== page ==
Once the railways were no longer being used for their intended purpose, Silver Run Road and its tunnel were incorporated into the state park. Developed in 1951, North Bend had long been a popular destination for hikers and campers alike. With seemingly endless trails at their disposal, people came from miles around to enjoy the scenic area. Hidden among those well-worn paths was the one leading to Tunnel 19.
A Ghostly Presence
Rumors of paranormal activity taking place at the site are legendary. Those who have ventured into the tunnel after dark claim that a mournful wailing can be heard coming from deep inside its concrete walls. White orbs of light have also been witnessed floating near the entrance to the passageway.
A phantom train whistle that cuts through the still night air, warning those up ahead that the locomotive will soon be upon them, has been reported on numerous occasions. Since the tracks haven't been operational for decades and no trains run through the park, no one can account for the eerie phenomena.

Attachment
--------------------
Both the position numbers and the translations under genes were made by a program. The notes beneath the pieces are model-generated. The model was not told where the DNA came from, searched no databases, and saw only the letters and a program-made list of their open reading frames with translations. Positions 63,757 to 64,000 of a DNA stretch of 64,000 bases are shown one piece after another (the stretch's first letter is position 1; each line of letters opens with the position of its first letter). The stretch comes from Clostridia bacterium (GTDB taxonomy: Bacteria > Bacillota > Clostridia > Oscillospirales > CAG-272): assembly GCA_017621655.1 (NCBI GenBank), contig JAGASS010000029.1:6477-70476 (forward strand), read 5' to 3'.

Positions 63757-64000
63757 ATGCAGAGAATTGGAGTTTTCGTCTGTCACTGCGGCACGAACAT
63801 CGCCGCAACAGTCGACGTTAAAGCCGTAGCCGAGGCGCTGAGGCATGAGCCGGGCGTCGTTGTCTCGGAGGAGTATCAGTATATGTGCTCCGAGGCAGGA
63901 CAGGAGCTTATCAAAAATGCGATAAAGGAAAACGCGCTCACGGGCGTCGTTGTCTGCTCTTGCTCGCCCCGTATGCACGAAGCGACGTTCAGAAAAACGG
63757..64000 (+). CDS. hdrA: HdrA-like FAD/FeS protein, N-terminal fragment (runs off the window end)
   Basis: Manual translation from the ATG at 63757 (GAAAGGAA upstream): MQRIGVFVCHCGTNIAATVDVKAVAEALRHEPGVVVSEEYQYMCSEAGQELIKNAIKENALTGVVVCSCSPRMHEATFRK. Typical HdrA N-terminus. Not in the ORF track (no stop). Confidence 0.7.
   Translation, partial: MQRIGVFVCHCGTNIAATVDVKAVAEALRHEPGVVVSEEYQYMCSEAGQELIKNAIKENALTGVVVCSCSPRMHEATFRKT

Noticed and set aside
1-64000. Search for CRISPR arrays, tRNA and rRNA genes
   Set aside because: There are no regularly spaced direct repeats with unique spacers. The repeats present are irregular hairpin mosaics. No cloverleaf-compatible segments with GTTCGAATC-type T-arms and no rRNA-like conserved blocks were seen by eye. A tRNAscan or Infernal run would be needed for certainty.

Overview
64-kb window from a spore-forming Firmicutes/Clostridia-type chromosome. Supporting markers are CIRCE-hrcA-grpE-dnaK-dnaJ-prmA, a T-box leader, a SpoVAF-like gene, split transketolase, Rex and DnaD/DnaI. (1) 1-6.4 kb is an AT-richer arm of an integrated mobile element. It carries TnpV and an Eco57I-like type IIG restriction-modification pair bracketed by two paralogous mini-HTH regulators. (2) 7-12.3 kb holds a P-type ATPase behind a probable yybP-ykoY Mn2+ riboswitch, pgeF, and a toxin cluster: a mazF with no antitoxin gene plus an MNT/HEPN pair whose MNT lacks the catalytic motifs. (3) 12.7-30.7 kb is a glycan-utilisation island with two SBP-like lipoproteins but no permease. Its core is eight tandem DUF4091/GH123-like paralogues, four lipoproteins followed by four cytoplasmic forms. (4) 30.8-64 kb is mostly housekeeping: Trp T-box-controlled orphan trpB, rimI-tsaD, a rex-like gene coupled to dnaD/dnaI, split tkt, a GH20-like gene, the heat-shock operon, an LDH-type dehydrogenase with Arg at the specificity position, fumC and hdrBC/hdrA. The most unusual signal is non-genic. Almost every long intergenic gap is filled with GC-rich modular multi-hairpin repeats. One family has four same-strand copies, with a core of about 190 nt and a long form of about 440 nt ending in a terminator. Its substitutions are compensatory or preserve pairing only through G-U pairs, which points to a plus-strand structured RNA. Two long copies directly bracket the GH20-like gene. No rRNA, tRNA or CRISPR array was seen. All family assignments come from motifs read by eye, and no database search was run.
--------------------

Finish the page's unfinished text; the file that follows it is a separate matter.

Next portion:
The most prevalent sighting by far is that of a raven-haired woman, dressed completely in white, who is said to dwell within the tunnel. Although no one knows for sure, this presence is believed to be the spirit of the woman whose skeletal remains were found in the ramshackle house that once existed on the property. Those familiar with her tragic story maintain that she cannot rest until events of the past are put right. Her sorrowful tale is as follows.
In the 1940s, a young woman who was soon-to-wed was following the railroad tracks that ran through Tunnel 19 into the city of Parkersburg, some twenty miles away. Once there, she was to meet up with her husband-to-be. For reasons known only to her and whoever, or whatever, she encountered along the way, she never made it.
Although it was speculated early on that she had accidentally stepped into the path of an oncoming train, many locals believed that it was more likely that she had fallen victim to foul play. Since her remains were supposedly found inside of the shanty rather than outside by the tracks, this seemed a more logical conclusion.